History of SIH

In 1938, local physicians Dr. J.W. Barrow and Dr. Leo J. Brown formed a partnership to practice medicine in Carbondale, Illinois. Two years later, they were joined by Dr. John Lewis and Dr. John Taylor, eventually calling their group the Carbondale Clinic. The physicians practiced together until World War II intervened, leaving only one of them behind to treat patients. When the group reassembled after the war, their increasing knowledge of medicine made it obvious to them that new medical specialties would be needed in the region. To carry out their plans they needed their own hospital but, under Illinois law, would also need their own corporation for ownership.

About that time, Dr. Brown made a trip to nearby Herrin Hospital to promote his radiology services. Herrin Hospital had been built in 1914 as a center for black lung disease and other coal mine-related injuries; ten dollars was taken out of each miner’s paycheck to fund the hospital. By the end of the war, the town was economically depressed and it was doubtful the hospital could remain open. Upon Dr. Brown’s visit to Herrin in 1946, he learned the hospital was for sale for the asking price of $105,000. Two days later, the four physicians of the Carbondale Clinic formed the not-for-profit Southern Illinois Hospital Corporation in order to purchase Herrin Hospital.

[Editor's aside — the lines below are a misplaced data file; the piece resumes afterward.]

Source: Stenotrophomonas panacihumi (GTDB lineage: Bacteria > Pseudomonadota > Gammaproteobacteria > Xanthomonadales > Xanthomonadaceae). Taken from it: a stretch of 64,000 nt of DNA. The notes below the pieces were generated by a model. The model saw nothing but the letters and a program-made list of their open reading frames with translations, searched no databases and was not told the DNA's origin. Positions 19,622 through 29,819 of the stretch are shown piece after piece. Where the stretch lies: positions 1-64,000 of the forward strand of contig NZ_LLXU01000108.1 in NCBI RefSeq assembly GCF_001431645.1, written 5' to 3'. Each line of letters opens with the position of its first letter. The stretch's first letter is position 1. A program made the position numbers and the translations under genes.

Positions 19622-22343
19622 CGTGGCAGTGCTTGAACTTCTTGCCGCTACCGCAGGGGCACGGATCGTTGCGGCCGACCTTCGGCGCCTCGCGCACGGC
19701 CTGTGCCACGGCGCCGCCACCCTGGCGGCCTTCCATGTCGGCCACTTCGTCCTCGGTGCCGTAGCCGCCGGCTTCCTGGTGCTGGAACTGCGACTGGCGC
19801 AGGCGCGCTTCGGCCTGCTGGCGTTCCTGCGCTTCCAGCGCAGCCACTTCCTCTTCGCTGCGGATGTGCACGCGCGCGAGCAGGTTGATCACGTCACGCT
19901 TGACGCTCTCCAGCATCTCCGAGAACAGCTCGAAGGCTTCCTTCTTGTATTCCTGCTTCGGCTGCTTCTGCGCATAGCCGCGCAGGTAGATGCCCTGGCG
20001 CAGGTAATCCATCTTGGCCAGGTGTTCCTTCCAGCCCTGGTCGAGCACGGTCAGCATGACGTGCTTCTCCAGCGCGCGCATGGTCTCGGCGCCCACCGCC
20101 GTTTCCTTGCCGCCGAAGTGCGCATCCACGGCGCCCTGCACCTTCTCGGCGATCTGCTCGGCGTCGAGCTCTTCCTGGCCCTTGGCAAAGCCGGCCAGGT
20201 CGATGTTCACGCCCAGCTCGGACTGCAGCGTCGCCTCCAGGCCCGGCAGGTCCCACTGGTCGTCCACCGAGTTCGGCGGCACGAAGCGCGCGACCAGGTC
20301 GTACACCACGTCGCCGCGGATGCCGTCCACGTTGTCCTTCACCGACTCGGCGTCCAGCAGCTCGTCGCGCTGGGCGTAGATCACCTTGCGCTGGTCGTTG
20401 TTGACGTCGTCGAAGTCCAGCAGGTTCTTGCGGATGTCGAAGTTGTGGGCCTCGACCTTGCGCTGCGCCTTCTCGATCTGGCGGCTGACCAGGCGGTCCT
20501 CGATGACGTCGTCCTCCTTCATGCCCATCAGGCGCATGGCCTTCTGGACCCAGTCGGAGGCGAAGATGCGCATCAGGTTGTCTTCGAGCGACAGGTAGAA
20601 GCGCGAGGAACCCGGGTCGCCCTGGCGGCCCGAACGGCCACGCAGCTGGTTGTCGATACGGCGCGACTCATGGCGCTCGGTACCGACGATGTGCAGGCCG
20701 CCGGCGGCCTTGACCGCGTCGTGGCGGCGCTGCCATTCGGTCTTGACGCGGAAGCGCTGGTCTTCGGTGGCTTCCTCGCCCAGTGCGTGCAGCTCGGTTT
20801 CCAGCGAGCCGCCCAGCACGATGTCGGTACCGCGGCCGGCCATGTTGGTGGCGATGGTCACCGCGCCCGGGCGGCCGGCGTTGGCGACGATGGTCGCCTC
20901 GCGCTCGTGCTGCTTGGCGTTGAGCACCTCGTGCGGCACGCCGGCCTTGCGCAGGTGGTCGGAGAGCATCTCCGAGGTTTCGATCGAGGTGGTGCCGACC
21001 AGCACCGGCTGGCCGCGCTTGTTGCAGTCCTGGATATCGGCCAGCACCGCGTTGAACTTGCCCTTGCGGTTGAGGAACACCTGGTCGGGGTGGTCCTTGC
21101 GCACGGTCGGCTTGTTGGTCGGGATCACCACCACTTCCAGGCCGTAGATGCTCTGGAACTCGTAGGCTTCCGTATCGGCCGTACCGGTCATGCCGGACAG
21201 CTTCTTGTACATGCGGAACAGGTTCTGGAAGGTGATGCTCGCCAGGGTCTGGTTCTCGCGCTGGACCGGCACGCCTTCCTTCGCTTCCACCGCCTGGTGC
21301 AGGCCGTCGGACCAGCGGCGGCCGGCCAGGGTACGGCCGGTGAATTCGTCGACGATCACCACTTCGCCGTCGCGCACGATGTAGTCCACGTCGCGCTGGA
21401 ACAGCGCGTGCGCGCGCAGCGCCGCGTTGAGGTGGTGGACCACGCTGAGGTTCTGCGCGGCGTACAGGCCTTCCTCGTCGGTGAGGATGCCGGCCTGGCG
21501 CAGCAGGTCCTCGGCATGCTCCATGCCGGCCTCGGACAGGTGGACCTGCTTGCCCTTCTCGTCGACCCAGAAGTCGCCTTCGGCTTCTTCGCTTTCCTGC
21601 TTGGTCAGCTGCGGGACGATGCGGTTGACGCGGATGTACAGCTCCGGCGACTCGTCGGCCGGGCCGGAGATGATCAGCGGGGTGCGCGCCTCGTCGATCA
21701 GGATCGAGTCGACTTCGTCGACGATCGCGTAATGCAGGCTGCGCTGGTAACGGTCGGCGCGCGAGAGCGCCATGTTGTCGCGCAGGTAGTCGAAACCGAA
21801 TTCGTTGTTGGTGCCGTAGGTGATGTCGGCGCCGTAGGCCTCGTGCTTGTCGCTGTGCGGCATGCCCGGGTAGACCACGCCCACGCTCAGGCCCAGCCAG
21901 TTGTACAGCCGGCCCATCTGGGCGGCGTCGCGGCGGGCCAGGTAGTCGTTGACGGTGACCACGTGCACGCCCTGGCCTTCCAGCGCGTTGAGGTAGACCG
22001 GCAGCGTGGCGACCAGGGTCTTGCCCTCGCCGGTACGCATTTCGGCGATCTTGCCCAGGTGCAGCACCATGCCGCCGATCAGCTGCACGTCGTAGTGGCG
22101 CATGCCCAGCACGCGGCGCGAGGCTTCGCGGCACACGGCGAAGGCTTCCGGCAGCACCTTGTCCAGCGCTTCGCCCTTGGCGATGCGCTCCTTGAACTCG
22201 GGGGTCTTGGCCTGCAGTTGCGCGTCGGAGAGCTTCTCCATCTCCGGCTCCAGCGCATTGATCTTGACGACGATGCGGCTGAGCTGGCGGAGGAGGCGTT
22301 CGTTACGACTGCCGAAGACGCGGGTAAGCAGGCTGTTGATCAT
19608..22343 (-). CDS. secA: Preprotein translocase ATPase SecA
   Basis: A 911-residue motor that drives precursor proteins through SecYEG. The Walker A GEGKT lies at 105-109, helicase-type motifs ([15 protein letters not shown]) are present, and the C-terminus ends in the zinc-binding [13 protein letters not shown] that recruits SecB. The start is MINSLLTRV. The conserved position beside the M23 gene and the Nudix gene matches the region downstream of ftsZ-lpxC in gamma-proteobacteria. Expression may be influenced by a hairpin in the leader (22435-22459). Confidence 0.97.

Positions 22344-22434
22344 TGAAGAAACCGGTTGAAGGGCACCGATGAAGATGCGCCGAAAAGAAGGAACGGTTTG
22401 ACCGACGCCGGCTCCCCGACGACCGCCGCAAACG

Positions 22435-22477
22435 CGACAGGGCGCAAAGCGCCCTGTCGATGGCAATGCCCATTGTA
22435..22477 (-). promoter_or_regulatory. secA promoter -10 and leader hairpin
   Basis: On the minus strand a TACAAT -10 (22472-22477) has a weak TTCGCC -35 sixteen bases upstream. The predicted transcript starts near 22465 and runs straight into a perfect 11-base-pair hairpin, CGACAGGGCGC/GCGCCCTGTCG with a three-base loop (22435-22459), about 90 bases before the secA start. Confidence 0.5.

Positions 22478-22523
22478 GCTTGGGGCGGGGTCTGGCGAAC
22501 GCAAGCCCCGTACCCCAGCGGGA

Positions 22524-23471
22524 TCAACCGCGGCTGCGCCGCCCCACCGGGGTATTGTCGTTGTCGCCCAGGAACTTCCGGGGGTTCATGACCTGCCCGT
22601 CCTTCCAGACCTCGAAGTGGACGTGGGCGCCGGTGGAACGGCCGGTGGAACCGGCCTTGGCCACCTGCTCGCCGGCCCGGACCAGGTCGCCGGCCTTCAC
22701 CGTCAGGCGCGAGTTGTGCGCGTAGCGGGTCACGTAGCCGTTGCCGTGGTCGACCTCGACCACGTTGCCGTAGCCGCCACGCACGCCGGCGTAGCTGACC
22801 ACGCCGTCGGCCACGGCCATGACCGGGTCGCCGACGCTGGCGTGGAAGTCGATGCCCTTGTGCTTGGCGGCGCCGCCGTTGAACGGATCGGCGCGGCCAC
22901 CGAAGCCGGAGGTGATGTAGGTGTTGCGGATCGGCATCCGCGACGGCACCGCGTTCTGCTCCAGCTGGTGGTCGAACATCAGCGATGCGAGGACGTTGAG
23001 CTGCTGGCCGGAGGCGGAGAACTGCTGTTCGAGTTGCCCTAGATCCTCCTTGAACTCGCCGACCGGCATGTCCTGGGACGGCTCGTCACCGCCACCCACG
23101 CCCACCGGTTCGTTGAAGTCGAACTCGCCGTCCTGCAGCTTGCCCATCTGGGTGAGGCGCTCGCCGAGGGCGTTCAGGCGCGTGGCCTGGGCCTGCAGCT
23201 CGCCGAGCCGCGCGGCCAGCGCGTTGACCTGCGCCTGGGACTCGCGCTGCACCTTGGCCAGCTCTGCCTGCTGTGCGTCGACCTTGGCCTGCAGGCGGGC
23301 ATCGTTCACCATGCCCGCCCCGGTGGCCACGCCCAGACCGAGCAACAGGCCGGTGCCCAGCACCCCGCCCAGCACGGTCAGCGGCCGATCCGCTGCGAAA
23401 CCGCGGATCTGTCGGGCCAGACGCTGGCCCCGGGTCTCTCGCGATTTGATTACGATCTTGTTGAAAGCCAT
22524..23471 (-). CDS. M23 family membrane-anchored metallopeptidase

Shortly thereafter, the doctors decided to move ahead with plans to also construct their own hospital, and by 1950 Doctors Hospital had opened in Carbondale. In 1961, they also purchased nearby Holden Hospital, which was subsequently torn down to expand Doctors Hospital, rather than attempt to renovate the facility originally built in 1875 as a drug treatment center.

The two remaining hospitals in Herrin and Carbondale existed as Southern Illinois Healthcare until 1995, when it was agreed they would purchase St. Joseph Memorial Hospital in nearby Murphysboro, Illinois. St. Joseph had begun as a makeshift emergency center after a railroad accident in 1895. The Franciscan Sisters, who spearheaded the permanent facility originally called St. Andrews, ran the hospital for 58 years before handing it over to the Sisters Adorers of the Most Precious Blood. When the current facility was built in 1960, the name was changed to St. Joseph from St. Andrew to avoid confusion with a local public home for aged men. Although St. Joseph is no longer a religiously-affiliated hospital, it retains its strong Catholic heritage.

Today, Southern Illinois Healthcare remains a not-for-profit integrated health system and employs nearly 3,000 people. It is now comprised of over twenty facilities, including the three inpatient hospitals, plus two clinics, two physician office buildings, an urgent care and dedicated centers that include neurology, cancer, heart, sleep and rehabilitation.

Although the three hospitals retain strong individual cultures from their very diverse beginnings, the corporation as a whole is still guided by the values of its founding physicians: respect, integrity, compassion, collaboration, stewardship, accountability and quality. They remain as committed to quality health services today as when the first hospital opened, and strive to treat every patient as if that patient is the person most cared about in the world, and treat them like that person every single time.